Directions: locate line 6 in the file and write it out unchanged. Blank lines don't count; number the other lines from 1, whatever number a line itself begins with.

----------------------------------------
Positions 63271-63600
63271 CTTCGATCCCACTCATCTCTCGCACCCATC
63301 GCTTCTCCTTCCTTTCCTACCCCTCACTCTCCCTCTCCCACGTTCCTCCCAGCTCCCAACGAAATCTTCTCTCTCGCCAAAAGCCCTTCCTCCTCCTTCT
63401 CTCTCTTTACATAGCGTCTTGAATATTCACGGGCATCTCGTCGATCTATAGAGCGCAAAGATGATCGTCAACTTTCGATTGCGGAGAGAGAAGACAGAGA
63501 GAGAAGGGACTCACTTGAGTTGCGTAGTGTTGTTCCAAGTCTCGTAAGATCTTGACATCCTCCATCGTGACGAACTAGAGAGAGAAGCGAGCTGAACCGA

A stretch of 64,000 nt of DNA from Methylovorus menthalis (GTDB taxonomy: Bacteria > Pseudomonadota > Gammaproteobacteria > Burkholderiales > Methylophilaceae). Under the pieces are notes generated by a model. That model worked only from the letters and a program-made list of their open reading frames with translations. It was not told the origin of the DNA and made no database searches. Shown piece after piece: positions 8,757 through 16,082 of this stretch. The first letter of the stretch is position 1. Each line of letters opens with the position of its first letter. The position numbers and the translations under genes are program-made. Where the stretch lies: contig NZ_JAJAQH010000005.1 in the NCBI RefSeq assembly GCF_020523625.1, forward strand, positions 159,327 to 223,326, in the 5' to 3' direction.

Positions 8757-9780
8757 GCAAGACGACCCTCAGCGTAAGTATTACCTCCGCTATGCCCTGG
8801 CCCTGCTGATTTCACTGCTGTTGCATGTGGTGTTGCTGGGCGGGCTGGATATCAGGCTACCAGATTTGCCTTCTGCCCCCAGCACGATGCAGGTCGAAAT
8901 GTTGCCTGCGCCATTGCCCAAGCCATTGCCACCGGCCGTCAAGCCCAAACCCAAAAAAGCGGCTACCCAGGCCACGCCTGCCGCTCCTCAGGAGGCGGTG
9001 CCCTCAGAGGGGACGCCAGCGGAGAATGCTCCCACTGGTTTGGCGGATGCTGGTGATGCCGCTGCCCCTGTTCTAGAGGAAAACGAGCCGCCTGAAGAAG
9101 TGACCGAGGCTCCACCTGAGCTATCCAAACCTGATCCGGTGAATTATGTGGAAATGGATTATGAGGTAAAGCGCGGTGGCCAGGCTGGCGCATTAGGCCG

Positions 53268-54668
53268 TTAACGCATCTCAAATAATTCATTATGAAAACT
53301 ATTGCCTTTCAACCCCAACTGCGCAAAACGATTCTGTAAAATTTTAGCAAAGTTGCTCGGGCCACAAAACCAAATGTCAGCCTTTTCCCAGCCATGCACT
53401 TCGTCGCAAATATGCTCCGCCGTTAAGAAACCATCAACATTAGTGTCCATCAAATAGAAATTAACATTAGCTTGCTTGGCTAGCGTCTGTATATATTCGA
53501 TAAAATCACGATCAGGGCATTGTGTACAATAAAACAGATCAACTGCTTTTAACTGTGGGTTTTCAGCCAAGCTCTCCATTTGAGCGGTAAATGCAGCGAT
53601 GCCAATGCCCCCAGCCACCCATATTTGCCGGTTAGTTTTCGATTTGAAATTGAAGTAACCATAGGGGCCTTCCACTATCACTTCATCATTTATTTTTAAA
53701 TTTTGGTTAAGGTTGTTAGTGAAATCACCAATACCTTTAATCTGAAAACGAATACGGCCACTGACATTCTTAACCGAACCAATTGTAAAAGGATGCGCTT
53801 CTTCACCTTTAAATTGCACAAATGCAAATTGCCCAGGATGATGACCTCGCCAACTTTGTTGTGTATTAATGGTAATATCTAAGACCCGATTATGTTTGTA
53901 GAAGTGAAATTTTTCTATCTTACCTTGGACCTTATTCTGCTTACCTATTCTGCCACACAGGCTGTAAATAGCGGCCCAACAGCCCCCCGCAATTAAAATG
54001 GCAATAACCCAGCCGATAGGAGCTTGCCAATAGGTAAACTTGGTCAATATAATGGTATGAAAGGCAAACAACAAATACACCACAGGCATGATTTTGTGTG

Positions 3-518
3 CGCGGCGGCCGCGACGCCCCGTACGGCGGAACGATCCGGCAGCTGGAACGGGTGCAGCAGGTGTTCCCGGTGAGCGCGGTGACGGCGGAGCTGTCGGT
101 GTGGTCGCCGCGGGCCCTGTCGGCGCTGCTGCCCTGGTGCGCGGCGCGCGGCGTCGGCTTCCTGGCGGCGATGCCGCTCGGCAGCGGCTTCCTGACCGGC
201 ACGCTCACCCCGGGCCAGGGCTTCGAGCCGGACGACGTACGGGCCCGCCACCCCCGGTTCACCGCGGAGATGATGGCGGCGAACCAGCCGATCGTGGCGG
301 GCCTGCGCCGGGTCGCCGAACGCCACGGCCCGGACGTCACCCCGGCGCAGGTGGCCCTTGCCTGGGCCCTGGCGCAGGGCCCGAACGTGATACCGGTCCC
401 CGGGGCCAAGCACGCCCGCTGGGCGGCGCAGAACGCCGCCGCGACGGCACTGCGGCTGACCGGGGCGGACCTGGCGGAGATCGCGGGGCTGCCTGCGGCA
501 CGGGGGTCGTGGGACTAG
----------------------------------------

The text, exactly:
A stretch of 64,000 nt of DNA from Methylovorus menthalis (GTDB taxonomy: Bacteria > Pseudomonadota > Gammaproteobacteria > Burkholderiales > Methylophilaceae). Under the pieces are notes generated by a model. That model worked only from the letters and a program-made list of their open reading frames with translations. It was not told the origin of the DNA and made no database searches. Shown piece after piece: positions 8,757 through 16,082 of this stretch. The first letter of the stretch is position 1. Each line of letters opens with the position of its first letter. The position numbers and the translations under genes are program-made. Where the stretch lies: contig NZ_JAJAQH010000005.1 in the NCBI RefSeq assembly GCF_020523625.1, forward strand, positions 159,327 to 223,326, in the 5' to 3' direction.